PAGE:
The British Museum has said a major bequest by the late Sir Joseph Hotung is one of the most significant in the Museum’s history.
Hotung, who was a Trustee of the British Museum from 1994-2004, passed away in December 2021 and had already loaned a number of objects to the Museum. He was a collector, businessman and philanthropist, born in Shanghai and educated in China, the United States and the University of London.
The latest bequest adds to Hotung’s earlier donations of Chinese works of art.
Many of these were already on display in The Selwyn and Ellie Alleyne Jade Gallery, adjacent to the Sir Joseph Hotung Gallery of China and South Asia, a gallery which he endowed twice, in 1992 and twenty-five years later in 2017.
In addition to donating those items already on display, Sir Joseph has bequeathed fifteen very fine Yuan (1279-1368) and Early Ming Dynasty (1368-1644) blue-and-white porcelains and a dry lacquer head of a Bodhisattva, all of which will are to put on display in coming months.
The bequest includes 246 jades (including three new jades), fifteen rare Yuan and Early Ming Dynasty blue-and-white porcelains, 24 bronzes and other items of metalwork, a Neolithic white pottery jar as well as a dry lacquer head of a Bodhisattva.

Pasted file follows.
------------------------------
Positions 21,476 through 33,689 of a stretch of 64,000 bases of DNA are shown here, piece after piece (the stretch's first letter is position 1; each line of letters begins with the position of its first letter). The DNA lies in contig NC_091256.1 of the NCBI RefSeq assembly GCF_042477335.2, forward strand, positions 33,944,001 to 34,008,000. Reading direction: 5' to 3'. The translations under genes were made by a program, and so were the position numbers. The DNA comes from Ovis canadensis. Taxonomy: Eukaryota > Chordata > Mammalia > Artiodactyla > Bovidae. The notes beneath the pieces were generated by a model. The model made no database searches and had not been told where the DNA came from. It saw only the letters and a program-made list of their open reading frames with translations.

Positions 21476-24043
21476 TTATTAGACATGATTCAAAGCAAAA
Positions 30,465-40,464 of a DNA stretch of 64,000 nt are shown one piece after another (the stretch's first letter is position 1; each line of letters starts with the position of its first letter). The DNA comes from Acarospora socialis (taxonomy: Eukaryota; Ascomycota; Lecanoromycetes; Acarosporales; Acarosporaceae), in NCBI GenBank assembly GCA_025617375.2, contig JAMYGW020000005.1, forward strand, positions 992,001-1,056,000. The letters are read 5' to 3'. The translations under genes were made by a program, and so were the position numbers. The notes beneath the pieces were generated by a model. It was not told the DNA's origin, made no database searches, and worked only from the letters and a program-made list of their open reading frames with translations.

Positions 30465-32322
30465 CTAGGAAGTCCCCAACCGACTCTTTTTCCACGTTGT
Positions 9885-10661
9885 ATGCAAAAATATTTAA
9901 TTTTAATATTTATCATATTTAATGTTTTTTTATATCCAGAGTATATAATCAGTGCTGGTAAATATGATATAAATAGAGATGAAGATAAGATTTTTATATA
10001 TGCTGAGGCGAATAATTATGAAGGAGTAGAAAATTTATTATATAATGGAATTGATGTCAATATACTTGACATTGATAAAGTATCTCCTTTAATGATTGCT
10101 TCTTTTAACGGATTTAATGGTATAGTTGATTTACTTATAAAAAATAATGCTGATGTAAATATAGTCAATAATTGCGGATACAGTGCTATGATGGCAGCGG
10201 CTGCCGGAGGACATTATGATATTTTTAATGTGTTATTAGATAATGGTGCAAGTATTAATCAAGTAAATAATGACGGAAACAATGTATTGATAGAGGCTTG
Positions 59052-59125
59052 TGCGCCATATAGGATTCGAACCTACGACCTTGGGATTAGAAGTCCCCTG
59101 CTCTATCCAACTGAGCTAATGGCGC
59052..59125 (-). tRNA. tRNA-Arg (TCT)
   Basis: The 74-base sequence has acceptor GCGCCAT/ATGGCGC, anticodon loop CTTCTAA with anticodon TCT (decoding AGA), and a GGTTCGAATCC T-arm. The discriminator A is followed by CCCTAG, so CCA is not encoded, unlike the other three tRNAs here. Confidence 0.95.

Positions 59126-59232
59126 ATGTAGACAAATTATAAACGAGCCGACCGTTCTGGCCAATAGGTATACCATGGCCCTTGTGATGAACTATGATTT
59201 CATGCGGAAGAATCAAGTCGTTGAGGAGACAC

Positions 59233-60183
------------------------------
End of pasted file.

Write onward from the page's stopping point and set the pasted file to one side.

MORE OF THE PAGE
George Osborne, Chair of the Trustees of the British Museum said Hotung “had a warm and enduring relationship with the British Museum and was amongst our most significant philanthropists.
“This is one of the most generous gifts we’ve ever received, and it means future generations will be able to enjoy these beautiful objects and learn more about the extraordinary history of China.”
Carol Michaelson, Curator Department of Asia, said: “It is rare to have a display, outside of Asia, exhibiting a comprehensive and chronological history of Chinese jade. The bequest is a result of the long and close relationship Sir Joseph had with the British Museum and further underlines his great generosity.”
Sir Joseph’s family said: “We are pleased that our father’s collections will now be viewed by the millions of visitors who pass through the Museum every year and that this important area of the world will be further represented.”